The Hypnotist’s Love Story has a cool premise for you: Girl dates boy and likes him. Boy likes girl, too. Yay, but there’s a catch: Boy has a stalker.
As a reader, you’re ready to side with the couple. Stalkers are bad news in real life. However, in author Liana Moriaty’s hands stalkers are awesome and hilarious and someone you want to high five. I pinky promise this isn’t an endorsement of stalking.
Ellen, the girl in our equation, is a hypnotist. She’s fantastic at what she does, reading people to help them figure out what they want. She also has a beautiful home by the shore that was bequeathed to her. Her life looks good from the outside, but she’s had her heart stomped on three times. So when her new beau, Patrick, starts acting funny she assumes he’s about to ditch her.
When Patrick finally tells her that his ex, Saskia, has stalked him for years, Ellen doesn’t react as he assumed she would. She’s fascinated. The relationship progresses in the express lane, and Saskia is right there with them at the movies, restaurants and Patrick’s house.
Moriarty tells this story through both Ellen’s and Saskia’s perspective so it’s like standing on both sides of the mirror at once. Like many stalkers (I’ve seen the show Stalked, Someone’s Watching so I’m an expert) Saskia is a professional who leads an otherwise normal, if lonely life. Saskia’s reason for stalking Patrick is disturbingly rational. They were living together for a long time. She adored and was practically raising his young son and her mother had just died when he abruptly tells her it’s over.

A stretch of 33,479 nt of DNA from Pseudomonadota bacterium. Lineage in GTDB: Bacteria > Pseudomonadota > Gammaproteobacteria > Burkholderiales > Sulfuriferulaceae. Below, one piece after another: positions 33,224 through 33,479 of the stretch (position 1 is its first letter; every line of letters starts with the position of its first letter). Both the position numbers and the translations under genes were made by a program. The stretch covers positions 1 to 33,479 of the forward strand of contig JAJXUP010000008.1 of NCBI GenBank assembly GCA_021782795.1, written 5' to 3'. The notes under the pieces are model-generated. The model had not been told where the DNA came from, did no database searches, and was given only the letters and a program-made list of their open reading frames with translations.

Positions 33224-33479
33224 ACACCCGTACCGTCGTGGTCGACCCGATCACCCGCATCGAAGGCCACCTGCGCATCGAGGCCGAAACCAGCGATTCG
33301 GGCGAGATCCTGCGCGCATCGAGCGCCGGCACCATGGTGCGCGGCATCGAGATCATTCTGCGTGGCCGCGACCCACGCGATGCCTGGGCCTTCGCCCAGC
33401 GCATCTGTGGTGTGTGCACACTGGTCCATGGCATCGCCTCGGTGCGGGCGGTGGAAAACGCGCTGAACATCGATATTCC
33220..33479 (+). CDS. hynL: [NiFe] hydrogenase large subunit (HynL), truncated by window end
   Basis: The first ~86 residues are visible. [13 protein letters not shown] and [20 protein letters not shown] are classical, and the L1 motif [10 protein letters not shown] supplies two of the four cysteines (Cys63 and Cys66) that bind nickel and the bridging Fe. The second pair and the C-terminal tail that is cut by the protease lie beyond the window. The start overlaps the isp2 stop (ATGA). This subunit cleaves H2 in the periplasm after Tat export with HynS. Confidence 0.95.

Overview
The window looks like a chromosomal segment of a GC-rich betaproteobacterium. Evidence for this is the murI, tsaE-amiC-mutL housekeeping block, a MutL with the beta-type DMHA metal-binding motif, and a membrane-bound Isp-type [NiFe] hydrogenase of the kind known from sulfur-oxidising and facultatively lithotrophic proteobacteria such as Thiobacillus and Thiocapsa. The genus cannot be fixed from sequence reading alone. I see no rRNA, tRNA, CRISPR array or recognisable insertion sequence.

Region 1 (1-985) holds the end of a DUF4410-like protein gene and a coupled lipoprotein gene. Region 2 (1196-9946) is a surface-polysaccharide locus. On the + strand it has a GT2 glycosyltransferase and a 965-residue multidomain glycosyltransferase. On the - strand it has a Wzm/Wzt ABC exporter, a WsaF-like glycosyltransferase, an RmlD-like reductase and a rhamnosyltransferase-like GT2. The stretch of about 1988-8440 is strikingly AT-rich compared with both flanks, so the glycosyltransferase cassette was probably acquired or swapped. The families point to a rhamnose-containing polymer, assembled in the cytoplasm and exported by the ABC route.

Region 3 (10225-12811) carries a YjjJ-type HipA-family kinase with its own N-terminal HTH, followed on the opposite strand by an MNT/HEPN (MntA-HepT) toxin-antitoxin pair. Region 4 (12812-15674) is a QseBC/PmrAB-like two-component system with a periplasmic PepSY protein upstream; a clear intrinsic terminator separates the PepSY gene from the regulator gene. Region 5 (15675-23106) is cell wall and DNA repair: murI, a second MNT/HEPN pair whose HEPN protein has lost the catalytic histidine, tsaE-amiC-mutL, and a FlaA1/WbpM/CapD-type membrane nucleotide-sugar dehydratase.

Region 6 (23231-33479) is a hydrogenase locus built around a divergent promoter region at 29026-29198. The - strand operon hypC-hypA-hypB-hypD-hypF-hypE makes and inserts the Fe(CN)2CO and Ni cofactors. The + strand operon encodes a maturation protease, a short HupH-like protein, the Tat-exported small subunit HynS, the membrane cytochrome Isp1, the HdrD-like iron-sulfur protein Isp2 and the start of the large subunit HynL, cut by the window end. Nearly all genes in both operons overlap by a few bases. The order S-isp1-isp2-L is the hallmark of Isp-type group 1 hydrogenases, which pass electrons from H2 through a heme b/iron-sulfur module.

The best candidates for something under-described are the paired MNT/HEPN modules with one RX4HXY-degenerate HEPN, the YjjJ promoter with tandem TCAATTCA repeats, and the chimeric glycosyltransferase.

Saskia needs to feel as if she’s a part of their lives or believes that it will be as if she never existed. As sad as this sounds, her view of how others see her is not without humor:
There she goes, a twisted old witch, hobbling after her old pain-free life with outstretched clawed hands, trying to snatch it back.
Both women find one another interestingly peculiar. Though Ellen doesn’t actually see Saskia trailing them, Saskia makes sit obvious that they’re never really alone and these are some of the funnest parts. From a craft POV, Moriarty is a master at escalation. She also uses parallel story lines to examine relationships and flaws from all sorts of unflattering angles.
It’s easy to love both Ellen and Saskia, not so easy to see how either would fall for Patrick because he’s a bit of a lump. The scenes that go into Ellen’s various methods of hypnosis are intriguing and add another layer of insight to the whole story.
This is pure joy to read, but be warned that Moriarty writes emotion really well. When Ellen or Saski are happy, angry, frustrated, sad or unstable, so are you. I’m not a violent gal, but I really wanted to wring this fictional man’s neck.
I don’t recall if Saskia or Ellen notes that it’s actually surprising more people don’t stalk their exes, considering how traumatic breakups are. Finally, the story begs the question: Is love foolish when it’s not reciprocated?